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Has anyone looked at any land companies?  JOE which has been hit by the spill panic @ $4,000/acre looks cheap based upon the 130 miles of oceanfront property they own. Morningstar's back of the envelope valuation is about 2x the current price and there is a fair amount of shorting in the stock.

 

I was also looking at Griffen Nursery which has an FFO of about $10 m (capped at 8%) yield a value of $125 million.  They state they have 4,000 total acres (1,000 of the total available for residential housing).  For an average price of $300,000 (in Hartford, CT area) and a land value of about 20% home price and 4 lots per acre results in a high-end price for the land of $240 million.  The total market cap of the firm is about $135 million.

 

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In a strange way I've been interested in these kinds of companies, you think about the enormous difference in value between undeveloped and developed land and there is long term potential.

 

However with many of these companies I think there needs to be a clear catalyst for creating value.  Tejon Ranch for example holds a huge contiguous block of land north of Los Angeles, and you can imagine how that could become valuable one day.  However they are mired in disputes with environmentalists and a lot of the land if of questionable value.  As a result the stock has gone nowhere for 10+ years.  This seems like a "value trap" -- the value is there theoretically and can keep you hanging on, but it might not materialize during your lifetime.

 

I like JOE better because there seems to be a real catalyst.  The airport will bring in new development and is becoming active now.  Though you have to keep in mind that while some of the acres are pretty good real estate, there is a lot of what is literally swamp land in Florida and is probably worthless.  I would bet that the difference in value between the most and least valuable acreage is 1000-fold.

 

BHS (Brookfield Homes) is essentially a land bank company that operates as a luxury home builder, though they are more of a builder, which means their business has been in trouble for a few years.  But they carry a lot of land which was acquired very cheaply 15-25 years ago and there is an immediate catalyst for creating value.

 

T

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I know Francis Chou at one point held CTO. I briefly looked into it but never pursued it judging that I was very late to the party. I see it is covered to some extent in manualofideas report.

 

moi, thanks for posting that ... i enjoyed the read and will have to look a little closer at a few names.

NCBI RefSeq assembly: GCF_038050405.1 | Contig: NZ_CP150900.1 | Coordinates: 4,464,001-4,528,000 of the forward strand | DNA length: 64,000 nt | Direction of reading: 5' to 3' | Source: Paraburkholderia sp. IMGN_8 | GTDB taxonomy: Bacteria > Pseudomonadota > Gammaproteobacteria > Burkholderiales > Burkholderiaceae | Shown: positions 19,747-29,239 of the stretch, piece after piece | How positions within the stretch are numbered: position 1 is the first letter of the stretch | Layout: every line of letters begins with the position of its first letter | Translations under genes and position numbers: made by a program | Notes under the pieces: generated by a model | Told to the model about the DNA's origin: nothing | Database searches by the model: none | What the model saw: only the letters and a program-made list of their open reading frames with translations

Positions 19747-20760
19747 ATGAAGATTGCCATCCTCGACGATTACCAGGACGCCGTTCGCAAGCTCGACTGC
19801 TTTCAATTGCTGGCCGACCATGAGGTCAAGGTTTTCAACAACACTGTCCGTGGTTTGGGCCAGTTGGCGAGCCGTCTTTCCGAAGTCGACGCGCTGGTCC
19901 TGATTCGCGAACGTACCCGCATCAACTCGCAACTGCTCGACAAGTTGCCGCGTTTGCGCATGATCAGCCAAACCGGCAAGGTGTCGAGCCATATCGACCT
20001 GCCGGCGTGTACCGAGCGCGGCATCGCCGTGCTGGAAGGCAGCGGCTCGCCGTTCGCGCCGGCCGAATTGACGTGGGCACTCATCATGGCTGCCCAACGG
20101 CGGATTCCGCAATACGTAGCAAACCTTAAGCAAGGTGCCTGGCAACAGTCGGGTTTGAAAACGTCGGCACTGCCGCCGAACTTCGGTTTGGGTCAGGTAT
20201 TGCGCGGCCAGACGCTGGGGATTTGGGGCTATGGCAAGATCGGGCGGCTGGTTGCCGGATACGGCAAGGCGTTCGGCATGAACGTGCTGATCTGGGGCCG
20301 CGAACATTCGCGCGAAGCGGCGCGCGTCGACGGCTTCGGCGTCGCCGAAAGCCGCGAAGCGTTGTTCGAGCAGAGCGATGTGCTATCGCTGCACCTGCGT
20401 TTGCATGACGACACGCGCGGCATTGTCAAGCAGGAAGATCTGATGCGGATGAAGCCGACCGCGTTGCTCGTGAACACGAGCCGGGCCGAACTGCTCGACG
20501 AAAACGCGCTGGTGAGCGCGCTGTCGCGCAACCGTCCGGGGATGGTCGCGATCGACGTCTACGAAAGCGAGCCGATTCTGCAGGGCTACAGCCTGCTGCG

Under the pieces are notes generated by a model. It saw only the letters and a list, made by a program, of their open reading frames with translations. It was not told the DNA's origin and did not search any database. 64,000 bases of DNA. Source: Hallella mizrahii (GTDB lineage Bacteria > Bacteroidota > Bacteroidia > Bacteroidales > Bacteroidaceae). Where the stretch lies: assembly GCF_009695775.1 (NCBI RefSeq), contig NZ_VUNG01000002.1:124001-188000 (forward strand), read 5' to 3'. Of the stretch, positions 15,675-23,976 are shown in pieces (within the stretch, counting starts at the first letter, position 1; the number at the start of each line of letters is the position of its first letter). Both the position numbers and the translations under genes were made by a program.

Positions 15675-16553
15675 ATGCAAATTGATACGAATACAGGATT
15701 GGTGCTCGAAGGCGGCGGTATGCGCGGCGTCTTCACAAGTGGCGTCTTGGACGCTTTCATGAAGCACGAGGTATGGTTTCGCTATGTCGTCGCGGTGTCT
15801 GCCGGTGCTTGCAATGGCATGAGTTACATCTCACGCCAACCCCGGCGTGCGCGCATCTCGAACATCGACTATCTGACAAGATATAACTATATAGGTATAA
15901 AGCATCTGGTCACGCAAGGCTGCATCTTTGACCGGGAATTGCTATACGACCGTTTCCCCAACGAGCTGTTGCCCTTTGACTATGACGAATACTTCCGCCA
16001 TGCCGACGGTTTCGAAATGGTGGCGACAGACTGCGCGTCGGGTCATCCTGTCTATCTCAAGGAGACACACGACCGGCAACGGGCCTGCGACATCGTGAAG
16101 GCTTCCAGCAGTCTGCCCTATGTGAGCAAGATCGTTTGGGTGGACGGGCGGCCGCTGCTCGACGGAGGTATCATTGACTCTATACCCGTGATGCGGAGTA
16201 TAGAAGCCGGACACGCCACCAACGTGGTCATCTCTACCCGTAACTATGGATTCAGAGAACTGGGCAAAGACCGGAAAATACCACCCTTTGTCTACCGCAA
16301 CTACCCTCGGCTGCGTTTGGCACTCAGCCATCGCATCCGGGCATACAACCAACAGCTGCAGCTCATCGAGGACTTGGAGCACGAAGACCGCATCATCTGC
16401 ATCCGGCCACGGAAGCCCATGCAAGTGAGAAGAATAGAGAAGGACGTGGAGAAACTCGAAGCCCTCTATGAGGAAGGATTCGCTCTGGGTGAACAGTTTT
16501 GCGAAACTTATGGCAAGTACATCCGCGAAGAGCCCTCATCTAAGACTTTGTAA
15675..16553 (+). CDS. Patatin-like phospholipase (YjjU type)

<IV

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David Winters owns a huge chunk of CTO but he seems to really dislike management, I haven't followed the story too much.  As far as Tejon, Tiddman its obvious that you don't live in Los Angeles! Kern county is relatively poor and way too far from L.A for most commuters.  I believe they settled most of their environmental issues by reserving most of their land for non development, they're going to be developing about 30,000 acres over the next 20 years and if you do the math and figure out how much of that land can potentially be sold you aren't getting in cheap! 

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PCL is the largest private landowner in the US, including North Florida, not the beaches though :). There were a couple of short-case write-ups about them on VIC and Graham & Doddsville newsletter, so the general perception is that it's overvalued.  On the other hand, Grantham keeps saying timber will outperform most other asset classes.

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There is an interesting line of reasoning for JOE as it relates to the BP oil spill.  JOE owns around 600,000 acres of land in the Florida panhandle, including a bunch on the coast.  The oil is spreading and heading right towards them.

 

While some of their land may be damaged, now that the $20 billion escrow fund has been set up for BP, JOE will very likely benefit from the spending of that $20 billion.  Their land may be cleaned up at no cost to them, and the money will basically act as an economic stimulus to the area.  And the $20 billion might be the first of many tranches of money that are deployed in the area.

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